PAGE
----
ROBERT SIEGEL, host:
Asian-Americans have typically volunteered for the U.S. Army at the lowest rate of any ethnic group. They make up about four percent of the population, but just one percent of military recruits. In California, that is changing.
Something is suddenly drawing Asian-Americans into the Army at a remarkable rate, as reporter Lonny Shavelson reports.
LONNY SHAVELSON: In Los Angeles County last year, 22 percent of Army recruits were Asian-Americans, almost twice their proportion in the population. In the San Francisco Bay Area, the sign-up rate is also spiking. The proportion of newly enlisted soldiers who are Asian-Americans this year is nearly double that of last year.
(Soundbite of marching footsteps)
Mr. BARRY HUANG (Recruit, U.S. Army): Left. Left...
SHAVELSON: Army officers at the Bay Area's Richmond Hilltop Mall recruiting station teach incoming soldiers to march.
Mr. HUANG: Group, halt.
SHAVELSON: The recruits, still in high school, will start basic training after they graduate. Here's an ethnic roll call of 15 incoming soldiers at the recruitment station.
Unidentified Man #1: Asian.
Unidentified Man #2: Asian.
Unidentified Man #3: Chinese.
Unidentified Man #4: Chinese.
Unidentified Woman #1: Vietnamese.
Unidentified Man #5: Pacific Islander.
Unidentified Man #6: Filipino.
Unidentified Man #7: Black and Latina.
SHAVELSON: Seven of 15 Asian Pacific Islanders, over 40 percent.
Mr. B. HUANG: Whoah. We're part of that.
(Soundbite of laughter)
Mr. ALBERT HUANG (Recruit, U.S. Army): We're part of it.
SHAVELSON: Recruits Albert and Barry Huang are 18-year-old twins who speak Cantonese at home, English outside. They tend to finish each other's sentences.
Mr. A. HUANG: My parents always pushed the idea of: Go to college, go to college. And so this is a start of how we're going to...
Mr. B. HUANG: Do what our parents want us to do.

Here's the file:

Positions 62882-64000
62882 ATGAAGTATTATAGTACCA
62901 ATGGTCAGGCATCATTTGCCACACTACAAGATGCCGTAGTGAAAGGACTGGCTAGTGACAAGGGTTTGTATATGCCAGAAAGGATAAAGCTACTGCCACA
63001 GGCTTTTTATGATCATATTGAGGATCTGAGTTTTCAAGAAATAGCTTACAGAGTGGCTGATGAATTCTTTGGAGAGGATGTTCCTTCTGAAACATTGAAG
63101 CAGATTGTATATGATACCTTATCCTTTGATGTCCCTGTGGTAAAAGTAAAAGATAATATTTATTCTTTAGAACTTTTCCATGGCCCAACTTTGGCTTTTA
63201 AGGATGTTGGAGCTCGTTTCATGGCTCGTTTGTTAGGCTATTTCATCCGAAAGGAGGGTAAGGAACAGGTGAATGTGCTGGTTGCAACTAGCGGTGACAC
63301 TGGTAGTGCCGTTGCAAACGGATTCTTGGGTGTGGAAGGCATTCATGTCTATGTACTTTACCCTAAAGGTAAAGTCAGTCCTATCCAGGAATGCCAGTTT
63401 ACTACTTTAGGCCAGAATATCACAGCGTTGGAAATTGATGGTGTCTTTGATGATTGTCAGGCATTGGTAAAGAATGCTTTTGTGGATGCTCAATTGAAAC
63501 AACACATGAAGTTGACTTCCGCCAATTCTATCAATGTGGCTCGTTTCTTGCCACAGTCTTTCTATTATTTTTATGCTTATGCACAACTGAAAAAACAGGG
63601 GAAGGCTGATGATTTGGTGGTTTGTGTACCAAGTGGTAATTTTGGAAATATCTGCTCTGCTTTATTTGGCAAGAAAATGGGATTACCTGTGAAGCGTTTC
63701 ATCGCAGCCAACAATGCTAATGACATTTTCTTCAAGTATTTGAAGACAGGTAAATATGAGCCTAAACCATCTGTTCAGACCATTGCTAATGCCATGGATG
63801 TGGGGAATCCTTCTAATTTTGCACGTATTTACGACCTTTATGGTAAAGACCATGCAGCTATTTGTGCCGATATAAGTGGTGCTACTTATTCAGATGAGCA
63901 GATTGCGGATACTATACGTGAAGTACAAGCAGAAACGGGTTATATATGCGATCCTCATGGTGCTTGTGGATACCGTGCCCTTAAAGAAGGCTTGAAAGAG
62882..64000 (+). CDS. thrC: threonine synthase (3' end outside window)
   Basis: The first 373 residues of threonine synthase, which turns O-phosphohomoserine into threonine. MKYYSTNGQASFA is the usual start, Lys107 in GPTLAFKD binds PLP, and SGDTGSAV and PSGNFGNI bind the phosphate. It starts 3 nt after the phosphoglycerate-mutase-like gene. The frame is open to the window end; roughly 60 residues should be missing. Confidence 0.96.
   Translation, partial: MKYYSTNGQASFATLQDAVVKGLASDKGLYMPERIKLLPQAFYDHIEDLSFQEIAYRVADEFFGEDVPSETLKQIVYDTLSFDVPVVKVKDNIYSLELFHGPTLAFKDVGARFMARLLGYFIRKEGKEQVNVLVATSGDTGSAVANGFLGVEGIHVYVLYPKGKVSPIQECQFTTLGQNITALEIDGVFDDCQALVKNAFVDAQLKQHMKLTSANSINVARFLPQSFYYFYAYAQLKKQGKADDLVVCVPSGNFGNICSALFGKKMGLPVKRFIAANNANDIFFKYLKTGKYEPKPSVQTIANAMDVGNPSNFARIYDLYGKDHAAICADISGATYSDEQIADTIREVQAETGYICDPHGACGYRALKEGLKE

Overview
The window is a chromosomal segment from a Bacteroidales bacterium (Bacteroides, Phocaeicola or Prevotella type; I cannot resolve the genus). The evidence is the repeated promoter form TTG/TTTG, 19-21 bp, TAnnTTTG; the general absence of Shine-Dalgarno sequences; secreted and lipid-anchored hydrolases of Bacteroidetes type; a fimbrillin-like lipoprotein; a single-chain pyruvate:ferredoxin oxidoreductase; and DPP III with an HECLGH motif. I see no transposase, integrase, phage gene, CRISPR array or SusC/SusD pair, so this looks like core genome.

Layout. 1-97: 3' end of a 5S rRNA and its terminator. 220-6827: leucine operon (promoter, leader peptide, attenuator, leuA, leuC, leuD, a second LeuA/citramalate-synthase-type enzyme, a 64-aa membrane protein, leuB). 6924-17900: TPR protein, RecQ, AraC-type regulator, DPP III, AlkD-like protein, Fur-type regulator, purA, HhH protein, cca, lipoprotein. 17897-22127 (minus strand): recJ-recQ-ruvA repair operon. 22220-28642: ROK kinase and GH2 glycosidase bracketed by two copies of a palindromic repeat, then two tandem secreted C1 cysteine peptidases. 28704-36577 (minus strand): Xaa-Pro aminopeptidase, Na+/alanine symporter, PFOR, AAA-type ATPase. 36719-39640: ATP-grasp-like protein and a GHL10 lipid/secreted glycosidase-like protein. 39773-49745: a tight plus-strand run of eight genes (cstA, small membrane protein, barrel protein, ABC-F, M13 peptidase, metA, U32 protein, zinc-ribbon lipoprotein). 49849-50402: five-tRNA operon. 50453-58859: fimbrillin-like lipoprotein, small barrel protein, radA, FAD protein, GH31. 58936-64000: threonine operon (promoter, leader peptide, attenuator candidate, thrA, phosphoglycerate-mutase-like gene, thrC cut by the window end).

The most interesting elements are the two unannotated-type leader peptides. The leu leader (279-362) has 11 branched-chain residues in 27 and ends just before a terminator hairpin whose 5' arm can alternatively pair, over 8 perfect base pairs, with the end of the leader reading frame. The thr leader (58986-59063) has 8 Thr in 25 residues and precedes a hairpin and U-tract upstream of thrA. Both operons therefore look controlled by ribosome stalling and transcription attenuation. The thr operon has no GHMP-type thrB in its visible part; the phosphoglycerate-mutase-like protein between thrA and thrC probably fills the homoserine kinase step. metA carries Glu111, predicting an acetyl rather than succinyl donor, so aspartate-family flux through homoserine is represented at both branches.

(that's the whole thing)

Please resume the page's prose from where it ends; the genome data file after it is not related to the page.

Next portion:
Mr. A. HUANG: Yes.
Mr. B. HUANG: Which is go to college, get an education.
Unidentified Man: You guys motivated?
IN UNISON: (unintelligible)
Mr. B. HUANG: Platoon, attention. Right face.
SHAVELSON: Barry calls the marching orders for the recruits. This is his route to college.
Mr. B. HUANG: Now that the economy has gone down and the tuition's gone up -the Army, they can pay for my college. So I was like, might as well do it.
SHAVELSON: The military's education benefits have become particularly appealing in this stumbling economy with skyrocketing college costs. That's one reason Asian-Americans, with their traditional emphasis on education, are increasingly joining the Army.
But Ken Mochizuki says new Asian-American recruits are motivated by more than education.
Mr. KEN MOCHIZUKI (Author): In the present war, they're not fighting Asians, like World War II or Vietnam.
SHAVELSON: Mochizuki co-authored a book about Asians in the military. He says today's young soldiers were born after World War II, Korea and Vietnam - all wars in which we fought Asians. So for this generation of Asian-Americans...
Mr. MOCHIZUKI: They want to prove their loyalty to this country and they're as American as anybody else.
SHAVELSON: Yet, increased recruitment of Asian-Americans doesn't mean that more are on the front lines.
Dr. BETTY MAXFIELD (Chief, Office of Army Demographics): The majority are in combat service support: technical support, computer support, medical...
SHAVELSON: Dr. Betty Maxfield is the chief of personnel data for the Army. She says Asian-Americans more commonly go into noncombat jobs than to be front-line fighters. Soldiers who focus on the military's education benefits, she says, train in jobs that can translate to civilian life, like technology or medicine, rather than rifles or sharpshooting.
The Huang twins say that for them, finding noncombat roles is also cultural and religious. Their mother is Buddhist.
Mr. B. HUANG: It affected me. When I decided to join the military, I was like, I'm not going to kill anybody. I do not want to kill anybody. I do not want to have a person's death on my conscience.
SHAVELSON: Asian-Americans have also become more visible in the Army: four-star General Eric Shinseki recently testifying on TV before Congress, Major General Antonio Taguba who led the Abu Ghraib investigation.
The most potent reason that young Asian-Americans are increasingly joining the Army may just be because they now see prominent soldiers who look like them.
For NPR News, Im Lonny Shavelson.
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